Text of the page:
Starring Kirsten Dunst, Charlotte Gainsborough and Kiefer Sutherland
Written and Directed by Lars von Trier
Lars von Trier is one of those directors with a distinct, uncompromising vision. You get the feeling when you see one of his movies that every shot is exactly the way he wanted it to look, and every word is what he wanted you to hear. He is a director with an intimate knowledge of storytelling through movies, and every film he makes is essentially a direct communication from the artist to his audience. He aims to be obtuse, as clearly as possible.
This makes a lot of his movies simultaneously fascinating and impossible. I think critics love him because he uses movies to push people, to confront them with ideas about the world that make them uncomfortable. It’s rare that someone can pull a fast one on audience these days; we love to pick things apart, and love or hate it we typically know exactly what a director is trying to do. With von Trier, even though you can guess the through-line of any movie he leaves big enough gaps that make you question what he means by certain things.
With Melancholia, the entire opening sequence presents itself as a puzzle of surrealist images that you’re not quite sure about even after the movie is over. What’s the deal with the 19th hole? Why do we see the same characters in vastly different places, doing wildly different things? How far does the metaphor go — all the way to the immense blue planet that’s causing birds to drop from the sky, two shadows to fall on the ground, electricity to rise into the air? How much of this stuff matters to understanding the rest of the movie? Even after stewing on it a few days, it’s hard to tell.
As near as I can figure, though, Melancholia is a movie about two different sisters dealing with two different disasters. In the first part, Justine (Dunst) looks to be a happy newlywed with an incredibly blessed life. She just married Eric Northman from True Blood, she was promoted to Art Director at the advertising firm she works in, and her wedding reception is an incredibly high-end affair at her brother-in-law’s (Sutherland) golf course and resort.
As the night goes on, however, things are systematically deconstructed to reveal the horrible truth underneath. Justine suffers from crippling depression that makes her unable to function with those closest to her on what should be her happiest day. Her boss is a controlling tyrant who hires his nephew on the condition that he hounds Justine for the tagline of a new campaign throughout the night. If he doesn’t get it, he’s fired. Her brother-in-law doesn’t think much of Justine or her squabbling, eccentric parents — he’s only interested in making sure she knows how much money he’s spent on this affair and how ridiculous she’s being.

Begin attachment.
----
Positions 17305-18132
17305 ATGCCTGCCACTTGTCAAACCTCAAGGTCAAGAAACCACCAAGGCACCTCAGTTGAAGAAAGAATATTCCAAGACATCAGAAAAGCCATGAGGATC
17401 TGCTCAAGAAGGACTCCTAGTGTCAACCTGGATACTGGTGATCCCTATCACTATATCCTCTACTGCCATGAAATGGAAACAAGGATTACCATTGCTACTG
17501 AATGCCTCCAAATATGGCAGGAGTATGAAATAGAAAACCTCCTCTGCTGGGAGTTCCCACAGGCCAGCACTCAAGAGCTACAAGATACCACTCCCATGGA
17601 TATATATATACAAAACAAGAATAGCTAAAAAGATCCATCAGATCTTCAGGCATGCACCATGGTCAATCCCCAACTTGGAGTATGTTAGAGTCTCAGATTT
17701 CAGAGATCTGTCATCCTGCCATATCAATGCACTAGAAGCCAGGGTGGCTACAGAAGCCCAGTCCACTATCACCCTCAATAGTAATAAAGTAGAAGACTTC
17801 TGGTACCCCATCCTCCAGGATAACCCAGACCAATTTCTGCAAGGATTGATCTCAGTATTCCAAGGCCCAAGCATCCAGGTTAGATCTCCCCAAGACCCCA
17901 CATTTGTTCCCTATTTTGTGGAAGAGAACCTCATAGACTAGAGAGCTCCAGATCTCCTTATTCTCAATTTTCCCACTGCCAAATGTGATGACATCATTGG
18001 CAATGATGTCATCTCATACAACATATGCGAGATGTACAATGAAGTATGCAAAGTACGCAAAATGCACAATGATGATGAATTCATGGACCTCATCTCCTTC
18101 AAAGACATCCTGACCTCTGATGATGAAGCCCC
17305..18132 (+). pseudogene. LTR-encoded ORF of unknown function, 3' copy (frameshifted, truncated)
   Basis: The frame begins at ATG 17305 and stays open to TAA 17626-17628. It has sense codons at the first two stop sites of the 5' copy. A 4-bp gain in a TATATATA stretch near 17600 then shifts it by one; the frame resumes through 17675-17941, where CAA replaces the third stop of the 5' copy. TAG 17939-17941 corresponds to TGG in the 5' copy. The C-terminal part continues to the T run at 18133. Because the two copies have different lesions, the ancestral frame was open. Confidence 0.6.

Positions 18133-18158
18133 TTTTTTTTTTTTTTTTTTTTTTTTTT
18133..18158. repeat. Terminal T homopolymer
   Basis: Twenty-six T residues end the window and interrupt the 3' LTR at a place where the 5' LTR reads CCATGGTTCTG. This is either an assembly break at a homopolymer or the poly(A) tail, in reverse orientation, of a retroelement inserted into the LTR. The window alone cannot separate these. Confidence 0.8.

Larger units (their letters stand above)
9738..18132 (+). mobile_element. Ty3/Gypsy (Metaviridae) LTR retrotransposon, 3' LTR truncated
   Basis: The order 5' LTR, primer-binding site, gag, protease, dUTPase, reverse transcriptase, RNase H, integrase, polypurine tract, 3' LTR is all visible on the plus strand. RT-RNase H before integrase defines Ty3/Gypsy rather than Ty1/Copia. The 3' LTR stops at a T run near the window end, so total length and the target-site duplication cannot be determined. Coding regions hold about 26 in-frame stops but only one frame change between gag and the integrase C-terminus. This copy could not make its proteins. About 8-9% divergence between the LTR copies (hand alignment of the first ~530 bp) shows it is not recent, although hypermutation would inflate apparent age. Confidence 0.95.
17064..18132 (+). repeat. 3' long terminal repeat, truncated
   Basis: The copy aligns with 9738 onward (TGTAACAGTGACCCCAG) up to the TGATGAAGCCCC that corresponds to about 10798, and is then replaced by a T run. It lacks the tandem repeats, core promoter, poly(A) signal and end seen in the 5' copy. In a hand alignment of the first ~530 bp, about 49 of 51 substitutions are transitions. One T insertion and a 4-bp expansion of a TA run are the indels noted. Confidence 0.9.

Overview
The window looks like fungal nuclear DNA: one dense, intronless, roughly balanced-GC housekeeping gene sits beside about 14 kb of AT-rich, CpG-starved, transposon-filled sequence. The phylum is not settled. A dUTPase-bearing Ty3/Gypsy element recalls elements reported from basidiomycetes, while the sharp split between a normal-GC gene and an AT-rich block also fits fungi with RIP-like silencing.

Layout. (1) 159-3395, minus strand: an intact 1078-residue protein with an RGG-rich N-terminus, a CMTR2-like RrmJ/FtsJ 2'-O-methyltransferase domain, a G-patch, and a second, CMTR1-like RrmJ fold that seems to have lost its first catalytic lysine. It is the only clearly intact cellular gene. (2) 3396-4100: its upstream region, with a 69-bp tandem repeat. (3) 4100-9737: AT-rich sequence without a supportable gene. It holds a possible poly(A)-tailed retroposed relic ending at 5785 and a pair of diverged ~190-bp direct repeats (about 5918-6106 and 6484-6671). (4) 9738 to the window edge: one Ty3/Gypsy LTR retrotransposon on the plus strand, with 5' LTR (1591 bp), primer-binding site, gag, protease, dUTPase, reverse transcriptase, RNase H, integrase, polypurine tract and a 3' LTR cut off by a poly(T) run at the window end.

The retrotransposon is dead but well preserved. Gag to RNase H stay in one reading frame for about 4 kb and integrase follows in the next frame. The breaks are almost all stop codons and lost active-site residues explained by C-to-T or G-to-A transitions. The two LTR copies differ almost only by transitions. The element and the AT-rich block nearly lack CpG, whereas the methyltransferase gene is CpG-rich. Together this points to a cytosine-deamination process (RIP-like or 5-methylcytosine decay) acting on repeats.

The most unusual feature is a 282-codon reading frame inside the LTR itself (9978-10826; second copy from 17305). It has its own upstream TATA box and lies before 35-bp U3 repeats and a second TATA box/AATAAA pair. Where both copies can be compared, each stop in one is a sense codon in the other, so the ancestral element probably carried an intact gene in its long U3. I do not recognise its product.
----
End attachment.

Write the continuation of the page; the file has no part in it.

And to be fair, Justine is fairly ridiculous. She frequently slips away from the reception at inopportune moments to be alone, making the tightly-scheduled affair run off track. Her harried sister and doting husband do everything they can think of to make her happy, and she gives them only the mask of gratitude in return. She pisses on her brother-in-law’s golf course and cheats on her husband with the assistant hired specifically to harass her. By the time the sun rises on the uncomfortably dark night, she’s ruined everything that’s been given to her — her job, her fledgling marriage, her relationship with her family. Justine is one of the most unlikable main characters I’ve seen in a long time, but I can’t help but feel a deep sympathy for her.
Why? Because I identify with that level of depression. When you’re in a hole that deep, you go a little crazy — even if you realize what you’re doing you feel unable to stop yourself. Your sense of perspective breaks down, and you stop thinking about long-term consequences, or how other people might feel. The only thing that matters is easing the pain as much as possible so you can make it to the next moment. It doesn’t matter how destructive an act you’re perpetrating; if it eases your suffering, then it’s fair game. In some ways, it’s better if what you do makes a mess of things. Crazy, broken people don’t deserve nice things and the pressures that come with them. In some ways, having nothing means being burdened by nothing, and laying down your burdens is the only thing worth doing in a deep depression.